March 13, 2014
Athletics director Jay Jacobs was left with little choice but to make a move, and he wasted no time Wednesday night after Auburn was blown out 74-56 by South Carolina, the No. 13 seed, in the Southeastern Conference Tournament. Minutes after the game, Jacobs told head basketball coach Tony Barbee that his fourth Auburn season had been his last.
Barbee was unable to ever generate any momentum for Auburn's program. Fan support was lagging badly. Fans, for the most part, felt little if any connection with their coach. Jacobs' move was the right move. But pardon me if I don't celebrate.
Barbee will be fine. He's already made millions of dollars and will make more. But lots of wives and children of Auburn assistant coaches and support people are wondering tonight where they're going and what they are going to do. It's part of the business, and every coach knows it. But it doesn't make it easy, especially for families.
Painful though those things are, it became obvious in recent weeks that the end of Barbee's time at Auburn was at hand. There was a glimmer of hope after a near miss at Florida, but it was soon gone.
It just didn't work at Auburn for Barbee. He never did seem quite comfortable. It was his first stop at a school where football dominated the landscape.Some coaches - Florida's Bill Donovan comes to mind first - embrace it and use it to their advantage. Others, not so much.
We've all heard the talk about Under Armour vs. Nike, about not being able to deal with summer league guru Mark Komara. No doubt, any coach would prefer those issues not exist. But I wonder how many players those things cost Auburn. Plenty of prospects have no connections to Komara. Even if they do, Auburn can still recruit them. Every successful Auburn team has relied mostly on players from its traditional footprint in Alabama, Georgia and Florida. I don't believe the Under Armour-Nike issue is going to often come into play in those states.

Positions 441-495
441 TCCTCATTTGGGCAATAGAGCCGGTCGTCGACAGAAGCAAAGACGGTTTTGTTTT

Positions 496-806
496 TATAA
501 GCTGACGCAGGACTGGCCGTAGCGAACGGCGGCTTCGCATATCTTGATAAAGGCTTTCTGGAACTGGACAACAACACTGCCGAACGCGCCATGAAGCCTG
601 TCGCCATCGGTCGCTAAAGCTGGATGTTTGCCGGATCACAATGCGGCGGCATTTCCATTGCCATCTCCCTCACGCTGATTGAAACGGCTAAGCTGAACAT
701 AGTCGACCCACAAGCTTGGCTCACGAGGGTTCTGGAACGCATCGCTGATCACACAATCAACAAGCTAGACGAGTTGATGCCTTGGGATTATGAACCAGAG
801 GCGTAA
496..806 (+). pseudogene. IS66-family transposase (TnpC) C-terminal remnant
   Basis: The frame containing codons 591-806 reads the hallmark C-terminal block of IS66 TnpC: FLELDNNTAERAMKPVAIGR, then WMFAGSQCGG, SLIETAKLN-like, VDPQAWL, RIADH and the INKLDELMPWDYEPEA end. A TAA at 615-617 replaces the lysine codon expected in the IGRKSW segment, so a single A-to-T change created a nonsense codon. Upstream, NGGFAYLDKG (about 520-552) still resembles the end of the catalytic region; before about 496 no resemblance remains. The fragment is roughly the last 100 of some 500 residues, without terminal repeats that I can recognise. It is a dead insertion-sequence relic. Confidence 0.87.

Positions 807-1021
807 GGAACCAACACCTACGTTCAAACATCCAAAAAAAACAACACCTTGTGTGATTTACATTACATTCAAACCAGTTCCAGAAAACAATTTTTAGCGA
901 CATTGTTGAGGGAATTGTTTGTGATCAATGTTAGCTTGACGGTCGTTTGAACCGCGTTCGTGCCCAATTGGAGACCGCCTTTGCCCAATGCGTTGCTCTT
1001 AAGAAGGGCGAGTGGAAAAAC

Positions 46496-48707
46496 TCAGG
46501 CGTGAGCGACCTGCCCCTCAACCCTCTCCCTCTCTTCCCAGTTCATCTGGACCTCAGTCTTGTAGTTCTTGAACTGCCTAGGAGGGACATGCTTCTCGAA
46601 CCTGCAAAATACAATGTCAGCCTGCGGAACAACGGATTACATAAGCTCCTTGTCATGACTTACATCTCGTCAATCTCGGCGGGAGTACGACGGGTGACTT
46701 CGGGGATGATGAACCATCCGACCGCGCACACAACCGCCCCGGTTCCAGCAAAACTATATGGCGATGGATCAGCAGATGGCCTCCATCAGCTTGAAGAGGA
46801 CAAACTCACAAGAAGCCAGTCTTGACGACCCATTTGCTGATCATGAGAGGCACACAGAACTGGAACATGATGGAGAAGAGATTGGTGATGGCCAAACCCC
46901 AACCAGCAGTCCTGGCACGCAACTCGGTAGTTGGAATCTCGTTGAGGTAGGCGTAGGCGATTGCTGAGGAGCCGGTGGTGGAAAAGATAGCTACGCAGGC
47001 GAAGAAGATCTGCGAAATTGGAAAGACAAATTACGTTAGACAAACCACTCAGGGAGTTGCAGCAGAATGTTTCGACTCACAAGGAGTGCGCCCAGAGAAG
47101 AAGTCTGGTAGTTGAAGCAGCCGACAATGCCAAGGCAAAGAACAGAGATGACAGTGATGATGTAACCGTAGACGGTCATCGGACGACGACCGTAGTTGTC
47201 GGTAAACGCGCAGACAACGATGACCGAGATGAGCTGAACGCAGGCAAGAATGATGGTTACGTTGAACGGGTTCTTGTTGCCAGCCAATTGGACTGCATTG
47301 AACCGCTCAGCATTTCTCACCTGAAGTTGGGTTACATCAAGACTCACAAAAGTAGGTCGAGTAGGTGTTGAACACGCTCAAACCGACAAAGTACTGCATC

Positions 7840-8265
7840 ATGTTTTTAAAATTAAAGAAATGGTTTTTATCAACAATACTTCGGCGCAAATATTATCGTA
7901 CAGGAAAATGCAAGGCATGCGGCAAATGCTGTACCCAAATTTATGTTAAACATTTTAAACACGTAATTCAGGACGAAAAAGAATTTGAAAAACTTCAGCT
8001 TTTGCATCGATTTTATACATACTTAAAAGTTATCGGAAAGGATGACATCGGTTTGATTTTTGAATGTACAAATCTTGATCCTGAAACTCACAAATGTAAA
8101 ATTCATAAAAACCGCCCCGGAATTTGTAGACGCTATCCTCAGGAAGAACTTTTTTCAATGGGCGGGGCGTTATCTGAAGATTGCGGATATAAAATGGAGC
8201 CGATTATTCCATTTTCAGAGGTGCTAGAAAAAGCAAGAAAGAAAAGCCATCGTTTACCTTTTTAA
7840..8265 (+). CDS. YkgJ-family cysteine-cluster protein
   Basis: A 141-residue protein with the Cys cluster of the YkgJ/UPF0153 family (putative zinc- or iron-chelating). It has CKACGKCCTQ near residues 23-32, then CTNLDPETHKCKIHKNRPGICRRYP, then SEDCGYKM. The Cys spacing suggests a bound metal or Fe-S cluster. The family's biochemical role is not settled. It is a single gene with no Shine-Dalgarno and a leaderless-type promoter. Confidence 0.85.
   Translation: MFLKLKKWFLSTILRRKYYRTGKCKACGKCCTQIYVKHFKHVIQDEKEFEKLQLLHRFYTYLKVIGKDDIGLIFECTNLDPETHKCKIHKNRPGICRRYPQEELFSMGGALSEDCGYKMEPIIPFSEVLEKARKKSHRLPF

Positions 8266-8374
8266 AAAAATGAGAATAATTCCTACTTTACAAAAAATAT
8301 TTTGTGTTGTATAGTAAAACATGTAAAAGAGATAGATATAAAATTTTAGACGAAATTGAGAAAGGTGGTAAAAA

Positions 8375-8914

The truth is that Barbee signed enough players for Auburn to be a competitive team in the SEC. He didn't keep enough players for Auburn to be a competitive team in the SEC. That, more than anything else, led to his downfall.
There are programs that can simply go out and recruit great teams. Most can't. If you are Auburn or most others, to be successful you have to develop players and keep them in school. Florida is not going to be a No. 1 seed because of overwhelming talent. Donovan says there's not a first-round draft pick on the roster. Florida is going to be a No. 1 seed because it has four seniors and lots of good players.
Everyone at Auburn wants to win in basketball. The popular refrain that there is not enough administrative support is laughable. There is $90 million arena. There is more than ample money for recruiting and hiring coaches. Maybe I'm missing something, but I'm not sure what else an administration is supposed to do.
Barbee was widely hailed as a great hire when he arrived in the summer of 2010. I believe Barbee is a good coach and good man. I believe he'll eventually get another chance to be a head coach and might well succeed. I also believe he was a bad fit for Auburn and that it was probably never going to work.
Jacobs' task now is to find the right fit, a coach who will embrace the school and its culture and has what it takes to make Auburn basketball a winner again. It can be done. It's been done before.
Phillip Marshall is a Senior Writer for AuburnTigers.com. Follow Marshall on Twitter: